Everyone dreams of fame. From the nail-biting freshman auditions to the spectacular year-end performances, Fame High captures the in-class and at-home drama, competition, heartbreak, and ... See full summary »
The four years in the lives of some students in one class, from their entrance audition to their graduation, at New York City's High School for the Performing Arts (P.A.) is presented. Upon their entrance, the disparate group have a few things in common: they've got "big dreams" and they "want fame". Some have natural talent, some have had to obtain talent through hard work and training, and some show only some promise which the teachers hope will materialize into true talent. Some have full support from their parents, some have support from their parents but only for the parents' specific dreams, and some have little or no parental support whatsoever. Some have formal training, some not. Some are confident of what they can do, some believe they are limited and are at school to expand those talents, while others have no confidence whatsoever. And some are clear about where they want to "be" after graduation, while some want to explore whatever other opportunities may arise for them ... Written by
Debbie Allen, who plays Principal Angela Simms, is the only cast member to have made the transition from Alan Parker's original film Fame (1980). Her small part in Parker's version led to her being cast in one of the lead roles in Fame (1982), where she plays dance tutor Lydia Grant. In a 2011 interview with the Archive of American Television, Allen revealed that she considers the two characters to be the same. According to her, Lydia simply got married and uses her husband's name in the remake. See more »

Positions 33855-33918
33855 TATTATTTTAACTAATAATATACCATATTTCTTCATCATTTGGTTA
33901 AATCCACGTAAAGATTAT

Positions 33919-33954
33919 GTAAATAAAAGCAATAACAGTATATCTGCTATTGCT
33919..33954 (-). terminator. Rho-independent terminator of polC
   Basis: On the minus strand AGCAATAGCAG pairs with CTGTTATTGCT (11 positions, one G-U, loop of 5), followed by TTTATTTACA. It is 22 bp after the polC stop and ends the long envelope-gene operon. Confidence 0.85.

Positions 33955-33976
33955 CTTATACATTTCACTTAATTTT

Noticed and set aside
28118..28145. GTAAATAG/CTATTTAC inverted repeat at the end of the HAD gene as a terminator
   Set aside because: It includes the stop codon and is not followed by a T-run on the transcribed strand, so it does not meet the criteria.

Mr. Cranston asks Denise to be the accompanist for the school's upcoming production of "Chicago". In the year 2009, this would not be possible since the licensing company which handles the theatrical rights for "Chicago" was restricting the show from being produced (even by amateur groups and schools) anywhere in the greater New York area while there was an open-ended Broadway production still running. See more »
Don't be fooled by the trailers, Fame is not as dazzling and inspiring as it may seem. Strip away the fancy lighting, music and camera work and you're left with nothing less than a cast of one dimensional, mundane, and unlikeable characters. The movie doesn't give enough time for any of the characters to develop and therefore, I ended up feeling like I barely knew the characters at all, even at the end of the film. I don't even think I could name all of them. The actual script and dialogue is not any better and the plot feels forced and irrelevant to what the movie claims to be about. From the looks of it, no one in the movie is cut out for actual "fame" with the exception of Payne's character who is portrayed as an arrogant and selfish dancer. The cast had a lot of potential to become very likable characters but because of the poor script, their performances fall flat and feel fake. I entered the movie with hopes of being entertained even if it was on a strictly "crowd pleaser" level. I left feeling like I had just wasted an hour and a half of my life learning that "success is love." There are no real resolutions to any of the character's trials and tribulations. Life must suck at this performing arts school because no one learns anything particularly profound or life changing. Don't waste your time with this movie, and if you still want to, at least wait for it to come out on DVD. The large screen, dark theater, and popcorn won't make this movie any better than the dud that it is.
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